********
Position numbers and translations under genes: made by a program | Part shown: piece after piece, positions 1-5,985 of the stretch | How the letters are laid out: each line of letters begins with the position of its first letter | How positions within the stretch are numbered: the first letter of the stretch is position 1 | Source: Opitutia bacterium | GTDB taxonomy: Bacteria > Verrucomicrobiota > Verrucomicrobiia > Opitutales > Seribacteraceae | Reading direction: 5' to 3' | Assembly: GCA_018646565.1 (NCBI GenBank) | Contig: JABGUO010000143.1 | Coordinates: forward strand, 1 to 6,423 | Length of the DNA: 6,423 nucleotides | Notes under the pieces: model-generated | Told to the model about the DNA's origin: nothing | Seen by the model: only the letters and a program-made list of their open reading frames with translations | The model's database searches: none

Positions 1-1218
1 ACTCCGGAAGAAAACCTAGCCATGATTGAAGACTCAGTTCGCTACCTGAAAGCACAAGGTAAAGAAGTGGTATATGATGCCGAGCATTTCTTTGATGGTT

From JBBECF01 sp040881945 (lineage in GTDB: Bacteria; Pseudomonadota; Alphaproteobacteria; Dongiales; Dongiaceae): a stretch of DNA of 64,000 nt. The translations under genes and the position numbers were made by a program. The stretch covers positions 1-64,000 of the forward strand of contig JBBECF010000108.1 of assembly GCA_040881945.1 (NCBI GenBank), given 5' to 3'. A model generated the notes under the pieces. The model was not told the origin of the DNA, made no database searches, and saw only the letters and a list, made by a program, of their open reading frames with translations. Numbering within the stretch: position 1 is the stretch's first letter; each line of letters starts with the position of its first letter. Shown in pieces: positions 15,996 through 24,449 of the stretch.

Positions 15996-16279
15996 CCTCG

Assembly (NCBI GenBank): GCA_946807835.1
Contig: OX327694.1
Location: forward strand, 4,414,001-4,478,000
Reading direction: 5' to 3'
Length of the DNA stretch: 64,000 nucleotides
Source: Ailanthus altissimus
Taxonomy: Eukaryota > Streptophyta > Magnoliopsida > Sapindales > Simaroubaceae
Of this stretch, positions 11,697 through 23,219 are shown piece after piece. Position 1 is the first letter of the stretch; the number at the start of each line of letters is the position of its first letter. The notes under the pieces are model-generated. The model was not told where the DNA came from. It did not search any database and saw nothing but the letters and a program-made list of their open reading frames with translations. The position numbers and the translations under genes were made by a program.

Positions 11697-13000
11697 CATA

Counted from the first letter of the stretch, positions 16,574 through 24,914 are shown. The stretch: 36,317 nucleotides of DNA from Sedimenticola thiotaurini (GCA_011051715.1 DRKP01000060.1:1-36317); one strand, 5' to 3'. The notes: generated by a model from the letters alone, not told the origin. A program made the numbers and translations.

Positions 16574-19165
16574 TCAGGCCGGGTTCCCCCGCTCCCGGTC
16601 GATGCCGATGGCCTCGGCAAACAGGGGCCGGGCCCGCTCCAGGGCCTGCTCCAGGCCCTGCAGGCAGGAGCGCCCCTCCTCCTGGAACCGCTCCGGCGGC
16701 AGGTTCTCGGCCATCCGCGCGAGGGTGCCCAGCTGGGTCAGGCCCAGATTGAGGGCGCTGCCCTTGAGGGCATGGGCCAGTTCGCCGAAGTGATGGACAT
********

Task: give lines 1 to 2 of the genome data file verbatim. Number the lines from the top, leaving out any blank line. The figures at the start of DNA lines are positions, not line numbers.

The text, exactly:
Position numbers and translations under genes: made by a program | Part shown: piece after piece, positions 1-5,985 of the stretch | How the letters are laid out: each line of letters begins with the position of its first letter | How positions within the stretch are numbered: the first letter of the stretch is position 1 | Source: Opitutia bacterium | GTDB taxonomy: Bacteria > Verrucomicrobiota > Verrucomicrobiia > Opitutales > Seribacteraceae | Reading direction: 5' to 3' | Assembly: GCA_018646565.1 (NCBI GenBank) | Contig: JABGUO010000143.1 | Coordinates: forward strand, 1 to 6,423 | Length of the DNA: 6,423 nucleotides | Notes under the pieces: model-generated | Told to the model about the DNA's origin: nothing | Seen by the model: only the letters and a program-made list of their open reading frames with translations | The model's database searches: none

Positions 1-1218